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Mayo diaspora invited ‘Home to Mayo’ for Mayo Day 2022

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MAKING PLANS Martina Hughes, Head of Communications, Mayo County Council.

Oisín McGovern

MAYO people abroad are being asked to come ‘Home To Mayo’ the month of May in 2022.
Under an initiative launched by Mayo County Council, emigrants are being encouraged to return to their native county as part of next year’s Mayo Day celebrations.
The council are planning to fund festivals and events around the county in order to entice people to visit Mayo.
Martina Hughes of the council’s Communications Office said that the campaign would form a key part of their medium- to long-term diaspora strategy.
Councillors on the Cultural and Heritage Strategic Policy Committee were last week shown a 90-second promotional video which depicted a young woman being greeted after arriving in Knock Airport. The video then goes on to showcase various sights and landmarks around Mayo.
Ms Hughes said that this year’s Mayo Day campaign far exceeded the council’s expectations.
In excess of 36 million people engaged with the Mayo Day campaign, with 21.2 million of those engaging on May 1 alone.
Ms Hughes said that a record number of nearly 100,000 people had interacted with the Mayo Day programme of events, adding that ‘the overall sentiment was really positive’.
“The key objective, working with our colleagues in tourism, is to attract visitors into Mayo for the month,” said Ms Hughes.
“Engagement is under way with a number of the destination groups across the county. We do plan to do a further call-out to communities that might have missed out last year.
“We want to see a calendar of events that if someone decides to make the trip in the month of May, they have a lot of things to enjoy and take part in throughout the county,” she added.
Cllr Michael Burke was among the councillors who welcomed the initiative but commented that south Mayo was ‘almost forgotten about’ in the promotional video.
Castlebar-based councillor Donna Sheridan paid particular praise to the proposal to include a section on the Mayo.ie website for people who relocate to county Mayo.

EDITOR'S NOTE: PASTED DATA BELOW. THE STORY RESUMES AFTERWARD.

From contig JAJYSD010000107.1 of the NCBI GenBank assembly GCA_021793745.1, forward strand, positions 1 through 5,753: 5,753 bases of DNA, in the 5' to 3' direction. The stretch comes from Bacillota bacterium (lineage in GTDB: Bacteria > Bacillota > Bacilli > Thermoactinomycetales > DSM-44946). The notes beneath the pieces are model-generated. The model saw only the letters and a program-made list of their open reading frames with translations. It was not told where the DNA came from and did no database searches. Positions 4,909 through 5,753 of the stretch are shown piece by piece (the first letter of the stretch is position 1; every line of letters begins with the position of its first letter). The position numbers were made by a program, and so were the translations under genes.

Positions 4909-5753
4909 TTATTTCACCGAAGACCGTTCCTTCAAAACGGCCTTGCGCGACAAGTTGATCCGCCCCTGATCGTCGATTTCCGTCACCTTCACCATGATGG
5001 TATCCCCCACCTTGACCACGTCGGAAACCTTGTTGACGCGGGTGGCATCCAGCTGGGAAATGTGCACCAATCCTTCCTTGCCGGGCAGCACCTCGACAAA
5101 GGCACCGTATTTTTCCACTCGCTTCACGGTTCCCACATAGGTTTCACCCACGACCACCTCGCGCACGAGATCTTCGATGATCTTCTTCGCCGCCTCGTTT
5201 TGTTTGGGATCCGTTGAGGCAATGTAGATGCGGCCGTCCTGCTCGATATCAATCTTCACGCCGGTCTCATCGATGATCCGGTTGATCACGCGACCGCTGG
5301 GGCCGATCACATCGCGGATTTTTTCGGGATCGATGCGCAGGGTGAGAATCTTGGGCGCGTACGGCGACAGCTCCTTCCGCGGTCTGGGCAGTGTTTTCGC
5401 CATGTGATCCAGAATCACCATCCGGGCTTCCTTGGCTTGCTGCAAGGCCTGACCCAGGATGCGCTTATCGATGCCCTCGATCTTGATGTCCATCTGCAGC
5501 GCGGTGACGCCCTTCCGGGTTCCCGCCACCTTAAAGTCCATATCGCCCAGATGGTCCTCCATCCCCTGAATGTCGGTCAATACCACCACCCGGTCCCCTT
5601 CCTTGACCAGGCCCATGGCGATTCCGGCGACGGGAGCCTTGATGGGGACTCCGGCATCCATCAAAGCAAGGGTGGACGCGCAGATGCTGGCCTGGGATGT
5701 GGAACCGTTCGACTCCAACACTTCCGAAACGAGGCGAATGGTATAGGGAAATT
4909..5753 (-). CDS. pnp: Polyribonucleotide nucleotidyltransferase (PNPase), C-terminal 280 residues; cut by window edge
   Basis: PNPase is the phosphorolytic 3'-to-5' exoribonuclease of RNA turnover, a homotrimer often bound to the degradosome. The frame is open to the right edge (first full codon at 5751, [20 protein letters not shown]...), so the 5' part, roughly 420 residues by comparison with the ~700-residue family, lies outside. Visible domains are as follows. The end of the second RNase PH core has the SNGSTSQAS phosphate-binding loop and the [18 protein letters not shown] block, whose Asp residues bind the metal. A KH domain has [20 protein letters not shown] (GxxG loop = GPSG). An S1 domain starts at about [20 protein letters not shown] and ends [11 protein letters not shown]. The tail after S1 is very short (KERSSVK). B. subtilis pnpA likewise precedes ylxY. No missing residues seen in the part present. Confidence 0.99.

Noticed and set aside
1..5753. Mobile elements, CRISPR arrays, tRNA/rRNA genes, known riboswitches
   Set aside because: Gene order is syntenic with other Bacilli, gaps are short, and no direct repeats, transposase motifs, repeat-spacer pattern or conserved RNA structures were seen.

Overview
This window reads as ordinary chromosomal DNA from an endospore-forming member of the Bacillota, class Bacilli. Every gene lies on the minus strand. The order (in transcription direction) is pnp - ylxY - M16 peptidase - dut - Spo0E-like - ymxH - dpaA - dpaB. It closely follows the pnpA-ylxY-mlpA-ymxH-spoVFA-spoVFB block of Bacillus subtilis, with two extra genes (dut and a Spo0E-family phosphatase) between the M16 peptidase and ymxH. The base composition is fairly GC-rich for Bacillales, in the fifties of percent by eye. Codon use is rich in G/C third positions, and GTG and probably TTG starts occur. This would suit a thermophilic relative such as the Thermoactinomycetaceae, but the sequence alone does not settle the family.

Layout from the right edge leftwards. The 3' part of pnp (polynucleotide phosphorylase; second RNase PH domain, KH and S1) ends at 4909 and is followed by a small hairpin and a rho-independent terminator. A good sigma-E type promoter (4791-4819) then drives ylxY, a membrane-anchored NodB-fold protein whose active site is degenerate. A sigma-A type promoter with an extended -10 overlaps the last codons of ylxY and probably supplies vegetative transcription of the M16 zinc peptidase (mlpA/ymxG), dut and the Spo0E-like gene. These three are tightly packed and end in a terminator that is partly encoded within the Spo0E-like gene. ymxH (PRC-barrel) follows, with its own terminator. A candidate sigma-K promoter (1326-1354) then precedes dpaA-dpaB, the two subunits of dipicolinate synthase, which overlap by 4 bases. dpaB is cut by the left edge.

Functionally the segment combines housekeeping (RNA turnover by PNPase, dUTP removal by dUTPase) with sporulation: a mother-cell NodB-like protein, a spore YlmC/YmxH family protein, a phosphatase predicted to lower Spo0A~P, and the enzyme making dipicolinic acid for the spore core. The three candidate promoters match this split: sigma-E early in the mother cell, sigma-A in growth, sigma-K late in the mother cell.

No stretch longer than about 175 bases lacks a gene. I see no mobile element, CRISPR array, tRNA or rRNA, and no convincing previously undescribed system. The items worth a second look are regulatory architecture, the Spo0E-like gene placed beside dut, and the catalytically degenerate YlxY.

Cllr Sheridan said the ‘Home To Mayo’ campaign would give a big boost to the hospitality industry, which has suffered badly as a result of Covid-19 restrictions.
 
‘Lack of respect’
SPC Cathaoirleach Cllr Gerry Coyle welcomed the ‘Home To Mayo’ campaign but took aim at what he called a ‘lack of respect’ shown towards the Irish diaspora.
The Erris-based councillor said the concerns of the diaspora and returning immigrants needed to be properly listened to in future.
“Did they ever get the recognition they deserve? No. Did we give them the respect they deserved when they came back? No. How did we greet them? ‘When did you come, how long are you staying and when are you going back?’” stated Cllr Coyle.
The former council Cathaoirleach criticised the need for returning emigrants to produce a utility bill in order to open a bank account. He also cited an example of a man who had been driving in America for many years needing driving lessons and a test in order to obtain an Irish driver’s license.
The Fine Gael councillor also said that Aer Lingus, who featured in the ‘Home To Mayo’ video, had ‘ripped off’ families that had to return home for funerals at short notice.
Cllr Michael Burke agreed with Cllr Coyle’s sentiments, saying that some returning immigrants had felt like they had returned to ‘a strange country’ in the past.
The Ballinrobe-based councillor added: “I never had more inquiries of people in Dublin, Cork and Limerick moving back to Mayo. I would like to see that our website would be as supportive to them with information about what they require.”